From the cutting room floor, here’s early unedited scene with Yahweh and Mary, his young daughter, at an air amusement park that I removed from the book Heaven’s Ant Farm. I actually like the action in this scene. But it fails to move the story along or add new background or character information. But I thought you would enjoy the scene anyway.
Yahweh focuses his telescopic eye implants at the Superman Ride. His eyes hurt from the shine of the clear plexiglass cocoon that holds two people inside. They lie flat on their stomachs with their arms stretched forward. He turns away from the glare then realizes that this thin bubble shell is all there is to this new ride. There’s no roller coaster track or spider web of towering steel supports. Then another cocoon flies in overhead—supported by some invisible force field no doubt.
The bugged out eyes of the young boy inside catches his glance. Yahweh sighs, no doubt this kid didn’t appreciate the panoramic and unobstructed view of the ground—as it hurtled up to him. The front of the Superman Ride cocoon lifts slightly as it settles to a soft landing next to him.
Yahweh peers inside. The kid’s mouth opens with a gasp and leaves a vapor cloud on the canopy. Meanwhile another cocoon shoots overhead then up, then dives back towards Yahweh.
As Yahweh and Mary approach the waiting line, he sighs again and rubs the bristles on his face. Maybe this not such a good idea.
Jumbled conversations rise up from a group of boys ahead. They point to and chatter about a sign that offers Yahweh a reprieve from a pending convulsion and a way to save face in front of his daughter. There are three versions of the Superman Ride, reads the sign. An arrow flashes the way to the smallest of the three rides. The kiddy ride, goes no higher than fifty feet!
But Mary pulls Yahweh towards the second arrow that points in another direction. “This one goes higher!” she tells him.
Yahweh sighs again as the words—Three Hundred Feet—flash across that arrow.
Yahweh and Mary finally get to the front of the line and a plexiglass cocoon moves slowly to them. The top half of the cocoon opens up. Instinctively, Mary jumps in and lies face down with her arms stretched in front.
To Yahweh, it looks like she has done this many times before. The hair on his back stands to attention as a smiling amusement ride attendant comes his way to assist him into the enclosure. I’m not that old, Yahweh thinks as the attendant lifts his leg over the edge of the open cocoon. But the resistance in his legs suggests another story.
Once inside and on his stomach, the attendant attaches loose fitting straps around him and Mary. Safely ensconced, the attendant lowers the upper half of the cocoon over Yahweh and Mary.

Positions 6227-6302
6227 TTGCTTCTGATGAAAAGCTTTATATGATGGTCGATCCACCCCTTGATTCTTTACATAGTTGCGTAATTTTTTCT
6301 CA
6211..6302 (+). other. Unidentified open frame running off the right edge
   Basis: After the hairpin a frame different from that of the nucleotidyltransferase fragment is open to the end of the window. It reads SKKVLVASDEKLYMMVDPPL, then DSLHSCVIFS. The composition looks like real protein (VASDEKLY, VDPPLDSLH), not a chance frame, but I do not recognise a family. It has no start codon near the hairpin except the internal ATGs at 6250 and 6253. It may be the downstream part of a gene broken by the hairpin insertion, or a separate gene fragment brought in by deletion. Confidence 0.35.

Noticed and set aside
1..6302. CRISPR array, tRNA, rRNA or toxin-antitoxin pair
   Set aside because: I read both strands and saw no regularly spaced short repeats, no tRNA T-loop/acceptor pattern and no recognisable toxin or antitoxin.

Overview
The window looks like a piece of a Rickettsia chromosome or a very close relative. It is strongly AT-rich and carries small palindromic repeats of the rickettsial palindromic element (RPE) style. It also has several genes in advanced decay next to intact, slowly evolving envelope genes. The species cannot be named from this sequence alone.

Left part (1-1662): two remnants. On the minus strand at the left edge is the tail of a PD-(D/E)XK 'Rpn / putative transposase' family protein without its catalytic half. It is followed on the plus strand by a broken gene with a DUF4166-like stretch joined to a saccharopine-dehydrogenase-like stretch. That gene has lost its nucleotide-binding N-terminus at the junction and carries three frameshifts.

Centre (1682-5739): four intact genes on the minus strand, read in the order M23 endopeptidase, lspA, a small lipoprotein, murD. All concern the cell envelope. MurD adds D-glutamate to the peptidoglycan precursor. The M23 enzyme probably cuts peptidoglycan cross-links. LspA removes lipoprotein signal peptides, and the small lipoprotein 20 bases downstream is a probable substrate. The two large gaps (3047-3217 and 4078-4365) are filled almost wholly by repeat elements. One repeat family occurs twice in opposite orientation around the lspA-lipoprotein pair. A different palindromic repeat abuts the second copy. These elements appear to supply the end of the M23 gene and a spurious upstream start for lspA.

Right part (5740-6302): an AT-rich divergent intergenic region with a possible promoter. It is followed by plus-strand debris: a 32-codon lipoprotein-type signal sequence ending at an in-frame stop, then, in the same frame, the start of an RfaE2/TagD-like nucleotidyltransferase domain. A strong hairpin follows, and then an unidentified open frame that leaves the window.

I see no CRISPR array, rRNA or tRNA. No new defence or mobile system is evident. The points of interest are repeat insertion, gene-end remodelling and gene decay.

The closed cocoon muffles the outside noises. Several long and quiet moments go by. Fresh air circulates silently around him and he can easily move his body within the confines of the security straps.
But the muffled sounds gives the cocoon a confined feel—like I’m in a see-through coffin. He tilts his head towards Mary.
She greets him with a big smile. “Ready daddy?”
Yahweh manages a weak smile as he turns his head to face the ground—happy that Mary selected the second arrow and not the third one that pointed to the adult level Superman ride. That goes up several thousand feet!
The muted din inside goes dead as the cocoon begins to move forward. Then whoosh! Up they go! Straight up! The people waiting in the lines below shrivel to the size of ants.
Yahweh’s stomach implodes as it tries to exit his body through his feet. A rushing windstorm replaces the earlier dead silence to buffet his face and ears. The rapid acceleration upwards slows his movement as he turns to face Mary.
In seconds, the invisible force field rockets the flying cocoon upward two hundred feet. There, Yahweh’s flying coffin slows then takes a nosedive. It plummets back to the ground. The rush down produces a weightless condition and Mary’s body begins to float around the cocoon. She has a big silly grin on her face!
Yahweh can feel his eyes bulge as his own arms float by his face. As he accelerates downward, his stomach tries to return a portion of the lunch he had earlier. He fights to contain the meal that’s now a knot of warm liquid gurgling through his throat. As he struggles, Yahweh answers the question Mary asked before. He thinks to himself. . .’Ready daddy?’ No fucken way baby doll!
For her sake, he manages an anemic smile. And his arms, no longer under his control, float around as if to wave hello. She waves back with a muffled giggle as the Superman Ride swings down, around, then back up to repeat the process ten more times before coasting to a soft landing with the nose of the cocoon lifting up just before it touches the ground.
The top of the cocoon opens and Mary jumps out like she is ready to fly the circuit again.
But Yahweh remains inside and tries to keep all bodily fluids within.
They call this damn thing the Superman Ride. . .should have called it the barfin’ coffin!
With his hands still in an outstretched and I surrender position, Yahweh negotiates a peace treaty with his stomach. The terms of the armistice—never do this again. Yahweh recovers just as that same smiling attendant comes up to help him out. Yahweh’s glare softens as his wobbly legs threaten to secede from his body.
It takes ten minutes for Yahweh’s coordination to return. He breaths in deeply, happy that all body parts are cooperating once again. Turning to Mary he says dryly, “Let’s go home honey.”
Mary nods a quick yes as she clasps her hand in his and swings it around.
Yahweh’s stomach quakes at her movement. So before she changes her mind, Yahweh issues a hasty thought command. QUEST, take us out da here.